How to get started with Containers and Kubernetes
If you are interested in containers and Kubernetes, here are some resources to get to understand Kubernetes. Most of the material below assumes a basic knowledge of docker containers. If you are starting with a need to understand containers, here is an overview: https://www.youtube.com/watch?v=xnuXKYsZv2Y
Here is an excellent article about the relationship of Kubernetes to Docker containers: https://azure.microsoft.com/en-ca/topic/kubernetes-vs-docker/.
This is how the Kubernetes team answers the question “What is Kubernetes?”: https://kubernetes.io/docs/concepts/overview/what-is-kubernetes/
Here are some cloud-based Kubernetes offerings that we have experience with. They are all robust and can be used for a simple cluster or scale to very complex architecture.
At some point, you could bring up a sample cluster and experiment. You have two basic choices.. Use one of the clouds, or bring up a single node cluster on your own computer. Most of the clouds have tutorials on how to deploy K8s applications with their cloud. If you would like a small system on your lab computer, there are many choices. From my experience (disclaimer: YMMV, and we are not associated with any of these services), one of the simplest small distros to install is K3s https://k3s.io/ Even though k3s is a slim version of k8s, it is still a fairly full-featured system. It can also scale up to a small cluster for edge computing. We at Locol use K3s extensively for our digital signage application. Another choice, if your base OS is Ubuntu, microk8s https://microk8s.io/ is also from Canonical. Installation via snap seems straightforward.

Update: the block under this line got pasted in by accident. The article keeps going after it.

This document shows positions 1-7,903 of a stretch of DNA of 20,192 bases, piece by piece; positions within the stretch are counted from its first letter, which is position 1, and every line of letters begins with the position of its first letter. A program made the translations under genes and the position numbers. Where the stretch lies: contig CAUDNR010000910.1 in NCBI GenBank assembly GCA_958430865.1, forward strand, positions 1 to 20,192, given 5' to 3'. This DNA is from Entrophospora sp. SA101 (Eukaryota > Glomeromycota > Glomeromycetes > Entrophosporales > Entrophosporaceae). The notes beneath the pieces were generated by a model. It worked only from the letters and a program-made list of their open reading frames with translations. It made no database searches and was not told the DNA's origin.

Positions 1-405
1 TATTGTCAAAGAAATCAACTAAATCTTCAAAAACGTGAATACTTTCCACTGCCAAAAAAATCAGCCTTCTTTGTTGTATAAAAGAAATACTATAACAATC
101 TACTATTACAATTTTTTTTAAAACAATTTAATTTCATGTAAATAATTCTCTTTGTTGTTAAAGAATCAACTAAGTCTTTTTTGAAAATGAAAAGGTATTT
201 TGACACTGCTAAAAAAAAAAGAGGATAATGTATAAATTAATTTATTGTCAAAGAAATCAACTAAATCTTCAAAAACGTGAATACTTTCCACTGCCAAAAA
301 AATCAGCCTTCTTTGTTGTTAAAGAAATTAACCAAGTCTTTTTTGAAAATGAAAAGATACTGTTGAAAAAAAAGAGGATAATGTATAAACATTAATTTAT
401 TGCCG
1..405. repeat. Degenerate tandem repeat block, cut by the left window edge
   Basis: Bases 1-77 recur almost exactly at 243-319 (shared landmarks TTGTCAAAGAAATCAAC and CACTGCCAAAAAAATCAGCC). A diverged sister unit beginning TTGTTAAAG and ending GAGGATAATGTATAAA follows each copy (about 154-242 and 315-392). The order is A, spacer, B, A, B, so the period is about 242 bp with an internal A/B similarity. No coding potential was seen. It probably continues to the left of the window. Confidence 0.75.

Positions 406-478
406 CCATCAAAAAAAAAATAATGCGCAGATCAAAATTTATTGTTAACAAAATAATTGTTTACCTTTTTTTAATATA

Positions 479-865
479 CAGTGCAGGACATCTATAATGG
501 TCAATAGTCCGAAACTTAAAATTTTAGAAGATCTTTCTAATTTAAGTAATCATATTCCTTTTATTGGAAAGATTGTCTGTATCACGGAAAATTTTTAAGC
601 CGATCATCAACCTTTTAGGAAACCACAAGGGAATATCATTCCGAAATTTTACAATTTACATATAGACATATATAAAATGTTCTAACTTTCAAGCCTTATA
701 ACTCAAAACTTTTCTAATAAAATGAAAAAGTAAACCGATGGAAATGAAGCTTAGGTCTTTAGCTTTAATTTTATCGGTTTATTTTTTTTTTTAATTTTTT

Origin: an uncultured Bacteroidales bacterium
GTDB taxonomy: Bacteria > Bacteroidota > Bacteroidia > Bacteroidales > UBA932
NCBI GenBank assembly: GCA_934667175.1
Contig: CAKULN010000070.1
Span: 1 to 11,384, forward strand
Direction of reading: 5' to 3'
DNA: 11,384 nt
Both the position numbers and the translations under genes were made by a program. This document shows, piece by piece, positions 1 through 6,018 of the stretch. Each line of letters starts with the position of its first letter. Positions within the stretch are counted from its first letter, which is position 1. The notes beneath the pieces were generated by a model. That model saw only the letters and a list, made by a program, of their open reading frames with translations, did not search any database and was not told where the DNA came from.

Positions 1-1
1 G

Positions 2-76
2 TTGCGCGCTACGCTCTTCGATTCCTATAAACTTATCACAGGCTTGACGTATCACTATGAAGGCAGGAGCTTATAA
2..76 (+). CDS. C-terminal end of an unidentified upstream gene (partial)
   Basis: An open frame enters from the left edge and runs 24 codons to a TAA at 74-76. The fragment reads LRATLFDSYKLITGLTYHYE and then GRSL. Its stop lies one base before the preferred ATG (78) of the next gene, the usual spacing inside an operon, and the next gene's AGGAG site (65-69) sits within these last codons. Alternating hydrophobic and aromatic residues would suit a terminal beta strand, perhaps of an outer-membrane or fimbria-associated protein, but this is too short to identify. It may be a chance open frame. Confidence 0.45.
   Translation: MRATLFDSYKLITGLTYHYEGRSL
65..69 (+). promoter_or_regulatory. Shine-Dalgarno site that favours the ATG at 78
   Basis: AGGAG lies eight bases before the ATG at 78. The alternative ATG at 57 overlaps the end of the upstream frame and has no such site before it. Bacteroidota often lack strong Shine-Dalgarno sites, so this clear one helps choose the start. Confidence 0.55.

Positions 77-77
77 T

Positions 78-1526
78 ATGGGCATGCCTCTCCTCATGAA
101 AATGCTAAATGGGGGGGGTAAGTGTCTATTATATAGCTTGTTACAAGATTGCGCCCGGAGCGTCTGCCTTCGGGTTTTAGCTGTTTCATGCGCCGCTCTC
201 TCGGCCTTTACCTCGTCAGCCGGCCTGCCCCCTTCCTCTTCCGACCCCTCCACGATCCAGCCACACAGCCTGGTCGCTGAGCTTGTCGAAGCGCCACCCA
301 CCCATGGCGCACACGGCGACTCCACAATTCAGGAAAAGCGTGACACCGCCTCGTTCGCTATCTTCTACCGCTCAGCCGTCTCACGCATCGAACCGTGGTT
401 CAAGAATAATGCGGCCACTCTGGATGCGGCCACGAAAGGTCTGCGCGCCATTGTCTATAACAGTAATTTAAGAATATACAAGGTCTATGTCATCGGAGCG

Here are more choices:
The good news is that basic K8s items: pods, deployments, services, namespaces, configmaps, are generally implemented vanilla by most of the distros. Your usage of these should be generic across the distros. There might be distro specific treatment of storage classes. For networking, most distros support either an nginx ingress or a traefik ingress, though AWS offers their own load balancer as an ingress controller.
Here are pointers to basic K8s items that you will need to get started on this journey.. Enjoy until our next article.
- Pods: https://cloud.google.com/kubernetes-engine/docs/concepts/pod
- Deployments: https://www.vmware.com/topics/glossary/content/kubernetes-deployment.html
- Services: https://www.bmc.com/blogs/kubernetes-services/
- Storage: https://cloud.netapp.com/blog/cvo-blg-kubernetes-storageclass-concepts-and-common-operations
- Networking: https://kubernetes.io/docs/concepts/services-networking/ingress/
- Configuration management: https://opensource.com/article/19/6/introduction-kubernetes-secrets-and-configmaps